Catholic 101: Confession

Or, what it is and how to do it.

One of my non-Catholic friends asked me, as we ate Chinese two weeks ago, all about confession. “What do you say in there? And how do you know what’s a sin and what isn’t? And what sins send you to Hell?” So we spent the rest of the meal unpacking these questions. (This is what my friends and I talk about.)


The first thing is what is sin. Sin, according to the CCC, is:

an offense against reason, truth, and right conscience; it is failure in genuine love for God and neighbor caused by a perverse attachment to certain goods. It wounds the nature of man and injures human solidarity. It has been defined as “an utterance, a deed, or a desire contrary to the eternal law. (CCC 1849)

There are two types of sin: Mortal and venial. Mortal sin destroys all grace in your soul, as well as your relationship with God. If you die with mortal sin on your soul, the Church says you go to Hell. Venial sin, while still sin, wounds your relationship with God; it doesn’t completely destroy it.

The only way to remove mortal sin from our souls is to go to confession. Venial sins can be forgiven a few ways, but it’s always good to go to confession regularly, even if it’s just venial sins. (I mean, you really don’t want to be committing mortal sins on a regular basis, guys.)

Since mortal sin merits such a serious punishment, there are three criteria that must be met for something to be considered mortal sin. They are:

  1. Full knowledge
  2. Grave matter
  3. Deliberate consent

So, you have to know that it’s wrong. For example, you cannot kill the guy who hit your car. We all know murder is wrong.

Grave matter, i.e., not a white lie. Telling someone her dress is lovely, when it’s really hideous, isn’t a mortal sin. Neither is “the dog ate my homework.” Lying to a grand jury? Yes. Or, in our murder case, taking someone’s life? Yes.

Deliberate consent–you fully choose to do the action. “I know that murder is wrong, and I know it’s a big deal, but I am going to do it anyway.” “I am married, and I know adultery is wrong, but I am going to sleep with Mrs. Jones’ husband.”

If all three things are present, then it’s a mortal sin. You cannot accidentally commit a mortal sin. If you’re raped, you are not committing a mortal sin, since, obviously, you are not deliberately consenting to it!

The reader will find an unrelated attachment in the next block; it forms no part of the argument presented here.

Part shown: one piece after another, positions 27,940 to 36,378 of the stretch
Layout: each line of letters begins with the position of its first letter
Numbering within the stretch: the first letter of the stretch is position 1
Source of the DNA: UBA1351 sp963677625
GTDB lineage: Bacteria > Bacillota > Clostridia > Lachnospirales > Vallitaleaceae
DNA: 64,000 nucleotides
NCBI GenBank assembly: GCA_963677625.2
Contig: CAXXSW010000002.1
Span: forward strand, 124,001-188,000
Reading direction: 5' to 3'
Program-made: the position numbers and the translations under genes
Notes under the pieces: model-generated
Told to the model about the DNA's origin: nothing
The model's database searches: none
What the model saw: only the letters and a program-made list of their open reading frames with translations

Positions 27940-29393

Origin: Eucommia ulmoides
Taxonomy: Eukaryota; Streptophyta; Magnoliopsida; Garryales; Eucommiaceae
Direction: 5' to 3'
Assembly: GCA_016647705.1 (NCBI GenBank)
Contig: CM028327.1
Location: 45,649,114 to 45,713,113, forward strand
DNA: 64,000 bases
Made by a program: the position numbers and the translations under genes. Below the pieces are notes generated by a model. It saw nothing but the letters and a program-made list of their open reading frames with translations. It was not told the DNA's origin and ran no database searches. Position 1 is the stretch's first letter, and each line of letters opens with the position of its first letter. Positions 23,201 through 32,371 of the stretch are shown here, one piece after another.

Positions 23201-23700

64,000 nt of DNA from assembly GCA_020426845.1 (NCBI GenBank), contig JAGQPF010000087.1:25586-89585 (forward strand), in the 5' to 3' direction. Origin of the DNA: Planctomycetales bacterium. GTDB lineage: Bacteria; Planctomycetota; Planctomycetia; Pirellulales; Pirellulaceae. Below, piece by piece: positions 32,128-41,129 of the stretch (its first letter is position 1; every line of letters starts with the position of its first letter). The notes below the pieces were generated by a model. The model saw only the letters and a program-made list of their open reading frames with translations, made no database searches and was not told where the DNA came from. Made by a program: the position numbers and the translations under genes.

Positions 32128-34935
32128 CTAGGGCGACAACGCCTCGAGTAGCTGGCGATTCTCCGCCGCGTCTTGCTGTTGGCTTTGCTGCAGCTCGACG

So here are some mortal sins: Missing Mass on Sunday for a not-important reason (“I wanted to do the NYT crossword,” for example….or “I’m going to go shopping instead of going to church”); adultery; murder; rape, and abortion (which is, you know, murder). Things that you generally go to jail for are mortal sins (theft, etc.) . You cannot receive communion with unconfessed mortal sin on your soul, so if you’ve committed one, get to confession post-haste.

Venial sins are things like disobeying your parents, calling someone a name, gossip, taking the Lord’s name in vain, etc. Anything that violates the 10 commandments is sin. But as we’ve already said, there are degrees of sin. Not every sin merits the same punishment.

When we go to confession, we are confessing our sins to Christ, who is there in the person of the priest. The format can be found here. Also–do an examination of conscience before you go in. Be concise. Confession isn’t therapy, so don’t take an hour, guys! Try to be as succinct as possible.

If you forget a sin after confession, that’s OK. There have been multiple times I’ve left the confessional and gone, “Oh, crap, I forgot to mention X.” However, if you deliberately omit something, that’s not OK. All mortal sins must be confessed in kind (what you did) and number (how many times you did it)–i.e., “I murdered five people”, or “I committed adultery with my co-worker’s husband five times.”

(And, no, the priest cannot divulge what he hears in the confessional. That’s totally against church law and carries severe punishment for the priest. What you say in confession is entirely confidential.)

The priest will give you a penance that you have to do. Hopefully it’s a penance that’s clear and simple to do–like “say five Hail Marys”–as opposed to something like “be nice to someone today.” (I hate those sorts of penances.) You shouldn’t get a Herculean Penance from a priest, like cleaning the Augean stables. You will say an act of contrition and the priest will absolve you from your sins. Remember to thank the priest! (manners, peeps. Manners!) After confession, it’s a good time to perform your penance. Do it right away so you don’t forget about it.

The Church recommends that we go to confession frequently, but requires that we go to confession and receive communion at least once a year, preferably during the Easter Season (which we’re in right now)–this is often called the “Easter Duty.” Basically, it’s one of the bare minimum requirements of Catholicism.

The more you go to confession, the easier it gets, and the more sensitive you are to sin, meaning you’re more aware of what constituents it and when you’re doing it. The pope, in general, goes once a week. If the pope is going once a week, then I don’t think once a month is too much to ask for us normal Catholics. I try to go once a month. Sometimes the month gets away from me.

So that, in a nutshell, is Confession!


One thought on “Catholic 101: Confession

  1. Pingback: Catholicism in the Culture: Sin, Crime, and the Duggars | Living Adventurously

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